Thursday, January 6, 2011

Cold clear afternoon, amber sun blazes at the horizon.

That was an hour ago. Feeling tired, trolling for page hits, sorry I read a tweet about going barefoot at a beach shack in Key West, peeling shrimp. Which only makes me wish to do just that. Ah - sorry if I have perpetuated an annoying meme - even the original tweeter was only wishing to be doing that, though I'm sure she'll be able to arrange it soon enough.

Darling(s) (I feel so torn these days), not sure what to blog tonight. Went for two long walks, filled the house with smoke because I overfilled the tins when I made blueberry muffins earlier, the smoke still lingers - though amazingly, the muffins came out delicious.

I'm going to treat this blog post like a therapy session, because I'm feeling so low energy. So - what am I feeling? What's going on? I got up from a late afternoon nap and thought to google someone I once interned with as a graduate school planning student. And then was taken aback to see a reference to his obituary. Don't worry - I was on tenterhooks - it turned out that it was his father, after whom my acquaintance was evidently named, who had died. Which I'm sorry about, of course, though relieved that it wasn't this man who'd made an impression on me.

So I googled him some more and came upon a review he'd written of a theatrical production of The Scarlet Letter. (I'm having trouble with this post because it seems to necessitate so much explainery, that I don't have the energy for at the moment.)

I don't know - the guy had made an impression on me. Sort of like - I'm not big on "angels" exactly - but I do get this sense sometimes of highly creative, highly intelligent people, who'd be happier in one realm, but get stuck in another. The guy has a beautiful mind. He and I both worked, at different periods of time, and in hugely different capacities at the same municipal planning agency (he at a very high, but still, I think, ultimately booted-upon level, considering his creative talents).

In his review he notes that Hawthorne
wrote The Scarlet Letter immediately after losing his three-year tenure as a political appointee heading the Salem Custom House, and while he was glad to leave his position, one he found stultifying as a man who wrote he “felt it to be the best definition of happiness to live throughout the full range of his faculties and sensibilities,” he took pleasure in publishing a devastating parody of his one-time peers in the introduction.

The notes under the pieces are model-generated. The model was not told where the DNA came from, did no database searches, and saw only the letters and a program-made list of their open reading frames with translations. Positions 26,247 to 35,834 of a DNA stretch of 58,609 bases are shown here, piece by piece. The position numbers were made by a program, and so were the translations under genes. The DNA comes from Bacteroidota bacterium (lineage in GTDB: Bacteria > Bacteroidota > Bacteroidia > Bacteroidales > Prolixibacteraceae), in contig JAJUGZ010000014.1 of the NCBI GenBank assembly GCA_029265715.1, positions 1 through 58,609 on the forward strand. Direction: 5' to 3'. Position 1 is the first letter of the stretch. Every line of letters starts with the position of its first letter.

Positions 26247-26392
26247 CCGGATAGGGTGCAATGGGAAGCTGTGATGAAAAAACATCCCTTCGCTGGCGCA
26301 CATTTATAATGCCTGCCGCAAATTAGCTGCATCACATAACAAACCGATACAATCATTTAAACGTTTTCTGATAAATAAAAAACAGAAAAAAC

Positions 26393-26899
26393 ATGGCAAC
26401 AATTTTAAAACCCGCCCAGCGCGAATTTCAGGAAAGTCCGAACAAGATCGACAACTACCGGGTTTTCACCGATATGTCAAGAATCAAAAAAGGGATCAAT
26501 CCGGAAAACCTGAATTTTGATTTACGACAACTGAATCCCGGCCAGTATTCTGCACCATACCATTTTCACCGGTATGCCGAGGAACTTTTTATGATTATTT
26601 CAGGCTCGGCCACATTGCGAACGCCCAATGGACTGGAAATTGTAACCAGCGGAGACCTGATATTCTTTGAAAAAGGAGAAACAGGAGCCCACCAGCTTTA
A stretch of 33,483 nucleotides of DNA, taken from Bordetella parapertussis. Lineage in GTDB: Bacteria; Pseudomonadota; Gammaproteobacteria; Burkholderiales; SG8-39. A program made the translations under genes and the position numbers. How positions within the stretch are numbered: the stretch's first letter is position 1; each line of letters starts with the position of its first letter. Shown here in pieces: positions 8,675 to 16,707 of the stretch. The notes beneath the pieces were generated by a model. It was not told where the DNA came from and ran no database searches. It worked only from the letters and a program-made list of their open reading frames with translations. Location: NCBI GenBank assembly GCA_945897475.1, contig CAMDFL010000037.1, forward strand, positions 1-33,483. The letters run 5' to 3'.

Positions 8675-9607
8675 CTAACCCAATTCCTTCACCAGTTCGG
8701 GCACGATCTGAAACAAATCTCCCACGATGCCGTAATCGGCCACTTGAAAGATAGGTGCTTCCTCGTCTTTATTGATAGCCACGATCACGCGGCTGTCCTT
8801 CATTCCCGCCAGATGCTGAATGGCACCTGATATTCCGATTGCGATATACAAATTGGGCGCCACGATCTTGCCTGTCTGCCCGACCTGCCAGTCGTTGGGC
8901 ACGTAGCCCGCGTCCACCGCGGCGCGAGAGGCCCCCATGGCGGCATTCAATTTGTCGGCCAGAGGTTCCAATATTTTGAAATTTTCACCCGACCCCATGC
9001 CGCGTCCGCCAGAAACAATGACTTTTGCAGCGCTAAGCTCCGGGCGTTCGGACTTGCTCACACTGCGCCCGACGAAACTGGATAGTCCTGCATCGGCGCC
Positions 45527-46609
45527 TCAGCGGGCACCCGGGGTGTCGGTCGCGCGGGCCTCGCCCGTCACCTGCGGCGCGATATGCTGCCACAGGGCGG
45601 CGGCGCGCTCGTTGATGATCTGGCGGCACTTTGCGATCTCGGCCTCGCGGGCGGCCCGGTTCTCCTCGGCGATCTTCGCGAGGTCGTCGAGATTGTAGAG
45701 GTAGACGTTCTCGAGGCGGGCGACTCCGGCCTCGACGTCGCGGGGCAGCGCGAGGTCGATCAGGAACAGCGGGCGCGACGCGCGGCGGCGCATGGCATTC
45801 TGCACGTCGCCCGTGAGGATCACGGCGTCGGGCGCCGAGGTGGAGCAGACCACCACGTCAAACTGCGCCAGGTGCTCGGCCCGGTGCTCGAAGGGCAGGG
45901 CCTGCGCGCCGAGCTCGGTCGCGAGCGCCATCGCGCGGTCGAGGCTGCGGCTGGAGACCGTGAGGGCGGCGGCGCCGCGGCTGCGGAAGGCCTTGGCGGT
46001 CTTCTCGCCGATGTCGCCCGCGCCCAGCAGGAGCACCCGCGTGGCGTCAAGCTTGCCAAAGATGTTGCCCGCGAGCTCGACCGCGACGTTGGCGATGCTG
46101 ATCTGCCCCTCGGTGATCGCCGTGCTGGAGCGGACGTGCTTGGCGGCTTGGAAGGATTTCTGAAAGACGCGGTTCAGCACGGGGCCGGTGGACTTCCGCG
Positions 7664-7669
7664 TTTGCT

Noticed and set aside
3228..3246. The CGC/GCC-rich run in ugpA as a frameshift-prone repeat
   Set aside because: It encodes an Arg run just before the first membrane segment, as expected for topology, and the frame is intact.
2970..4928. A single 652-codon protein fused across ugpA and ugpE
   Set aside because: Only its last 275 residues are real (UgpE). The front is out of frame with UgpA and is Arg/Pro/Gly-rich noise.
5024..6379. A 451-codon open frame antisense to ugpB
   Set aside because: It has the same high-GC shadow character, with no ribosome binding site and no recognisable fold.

Defining himself as a writer of a romance in this text, he felt entitled to that “full range” of “faculties and sensibilities,” and made no excuses for craving happiness. This is the man who lived in the utopian experiment of Boston intellectuals at the Brook Farm, enjoyed the company of Emerson and Thoreau, and while always hesitant to take up a cause and always ready to probe it for hypocrisy, was an active player and observer in a world where new ways of thinking, new relationships, and new gender roles were all in play.

The novel’s protagonists are all smoldering volcanoes of talent and passion...
I'm very sorry his father died - I read the obituary guestbook and he sounded like an absolutely extraordinary man of wide-ranging sensibility and sensitivity. I'm glad I had occasion to think of his son again. He's my type, my ideal in a way - though I don't know him really, never did, at all. But something in me reacted to some quality of his, and I remember to this day. And it's a quality that shone in you, dearest 1.0, and a spark - fallen angel, in the sense of being caught between two worlds - that I'm sure I glimpsed, visionlike, in 3.0. It's just that like-souls recognize like-souls - they must, mustn't they? Because there aren't so very many of us. I mean, we're around. But I'm not exactly in a circle of such souls...

Really, I apologize for this post, I'm just typing, trying to keep it going, but really, I would like to be in a shack on some sunny beach with you, only I don't like the sun so much at midday, so we might retire within and draw the shades...

Love you - each one of you.

I know I should proof, and will regret not having done so - but at the moment, I'm just too beat - plus, I'm barefoot, looking out over the waves, peeling us some shrimp. Oh never mind the shrimp. Is that a mai-tai you're handing me? Thank you darling - lean over to me - that deserves a kiss.

XOXO from a cold clear Hudson night to the North Sea to the Rockies to the Pacific Northwest

I love each of you, my darling angels

"... speaking of happiness, the play’s the thing, and the very writing and performing of it reminds us that we live in a world where there are men and women who meet Hawthorne’s definition of happiness: 'to live throughout the full range' of their 'faculties and sensibilities.'"

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